gsaauctions.gov has 9 late 80’s fleetwood 12x60 3+1 up for auction
Anyone know of any movers than can move these 1000 miles to MS zip 38666, I need 10 homes to fill my park and have been unsuccessful finding a mover that is licensed in TX, AR, & MS.
The first concern for me would be the cost of moving 10 mobile homes over 1,000 miles each.
My next concern would be verifying that these homes are properly rated for the windzone in the area they are being moved to.
I would have to believe that it would be easier to find and move local mobile homes. Checking the cheap/throw away papers for homes that must be moved, contacting local dealers, working with lonnie dealers in your area, craig’s list (I have not tried this yet but others have) etc.
The local homes would solve your mover problem and I would believe lessen risk.
Thanks for your reply. Wind zone isn’t a problem for me as I am in N. MS and over 400 miles from the coast. It certainly would be easier to find homes in my area, but that has been a problem as supply has been limited and/or overpriced. Most of them are DW and the supply is much, much smaller that it used to be…the park I own is all SW. I recently bought 5 repo’s from Greentree & Vanderbilt in the area and am in the process of fixing them. I would prefer to go this route but so far have had trouble finding what I need for my park.
I agree that the cost may be high, but I am hopeful I can get it discounted because of the volume. It would appear I can get these GSA auctioned homes for <$1000 each, at least that is the only way I would take them. I am trying to find out the cost before I bid, so I will know what I have in them. If I can get them onsite for less than 5k each, including purchase price, I will come out ahead. I have tons of potential renters but I am out of supply.
I check all the local, throw away papers, craigslist, & dealers weekly…supply is the problem.
In my small parks I often try and upgrade a small or short lot from an old singlewide into a short doublewide.
This has several benefits to park owners.
Let’s use some figures from my area.
Let’s say my older singlewide (I had some dating back to the 1960’s) is a $400 at best mobile home with high turnover and damage. Even if I made a doll house out of it I might get $475 but then the turnover is still high.
I can bring in a used mobile home from late 80’s or 1990’s and uprgade the home with a modern floor plan, install laminate flooring and ceramic tile, paint etc. and have a doll house that will rent to better tenants for $500 to $550.
This will run me about $10k with demo of old home, move, setup, rehab, inspections etc. with me doing the work.
What I find is that the smaller doublewides (24 x 40 or 28 x 40 or sometimes a few feet longer) make great substitutes for odd sized or shorter lots. I can take my worst lot and make it my best rental in the park by bringing in a doublewide instead of the singlewide. The more modern singlewides simply won’t fit in a couple of my lots but the doublewide has done great!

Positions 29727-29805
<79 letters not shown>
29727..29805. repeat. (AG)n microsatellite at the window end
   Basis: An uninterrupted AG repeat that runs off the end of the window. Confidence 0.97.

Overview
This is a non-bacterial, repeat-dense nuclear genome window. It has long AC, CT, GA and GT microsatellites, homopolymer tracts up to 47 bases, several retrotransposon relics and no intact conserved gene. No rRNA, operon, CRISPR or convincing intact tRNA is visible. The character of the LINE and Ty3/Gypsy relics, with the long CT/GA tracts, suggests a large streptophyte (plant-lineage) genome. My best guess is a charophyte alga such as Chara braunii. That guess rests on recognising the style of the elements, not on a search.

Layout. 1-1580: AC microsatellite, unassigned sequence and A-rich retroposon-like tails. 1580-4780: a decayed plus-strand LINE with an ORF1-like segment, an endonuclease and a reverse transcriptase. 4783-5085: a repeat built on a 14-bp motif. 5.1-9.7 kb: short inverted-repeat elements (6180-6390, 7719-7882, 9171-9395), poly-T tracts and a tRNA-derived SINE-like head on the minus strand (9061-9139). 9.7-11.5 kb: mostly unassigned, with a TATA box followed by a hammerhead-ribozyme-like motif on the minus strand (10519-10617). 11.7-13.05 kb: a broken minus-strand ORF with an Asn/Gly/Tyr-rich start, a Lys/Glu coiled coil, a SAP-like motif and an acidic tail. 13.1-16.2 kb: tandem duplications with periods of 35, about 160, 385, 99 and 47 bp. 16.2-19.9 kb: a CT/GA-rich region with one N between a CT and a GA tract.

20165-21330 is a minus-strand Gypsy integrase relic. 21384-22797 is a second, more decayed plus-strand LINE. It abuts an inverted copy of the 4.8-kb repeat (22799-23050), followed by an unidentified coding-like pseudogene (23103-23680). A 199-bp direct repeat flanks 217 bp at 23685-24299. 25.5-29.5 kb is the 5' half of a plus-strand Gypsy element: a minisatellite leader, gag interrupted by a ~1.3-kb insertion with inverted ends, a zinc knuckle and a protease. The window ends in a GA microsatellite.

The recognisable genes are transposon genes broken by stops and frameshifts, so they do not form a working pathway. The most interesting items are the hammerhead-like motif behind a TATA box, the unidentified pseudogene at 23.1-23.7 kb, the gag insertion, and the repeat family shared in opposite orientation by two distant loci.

It runs me about $20k to $23k to demo old home, buy, move, setup, upgrade, inspect etc. but I get $750 per month in rent.
This net rental income figure is a great boost to the value of the park when appraised by the banks (remember, banks and appraisers use all income regardless if from rental mobile home or just the lot but that is another discussion).
Bear in mind I use this strategy in my small, 11 unit type parks.
Yes, you do pay about twice as much but only get 1.5 times the rent so for park owners of larger parks with many vacancies they would need to look at filling 2 empty lots with singlewides.
But for that odd sized lot or maybe a high profile lot, having a doublewide in essence turns that odd lot into a lot and a half. If you did 3 of these deals in a park you would in essence be adding a 3rd lot and unit to your park without adding an actual spot. That means no grading, no utilities, no more land to buy etc.
Its like expanding your park without expanding your park!
The doublewides tend to rent longer I find and are always in the higher demand in my area it seems.
Again, this strategy has its place in small parks and on odd sized lots or perhaps that high profile spot you want to advertise. It may or may not be what works for you if you have a larger park with many vacancies.
But if you are running into a surplus of doublewides as you say then maybe you can negotiate a better price and consider using this strategy to make the numbers work.
Just an idea to consider.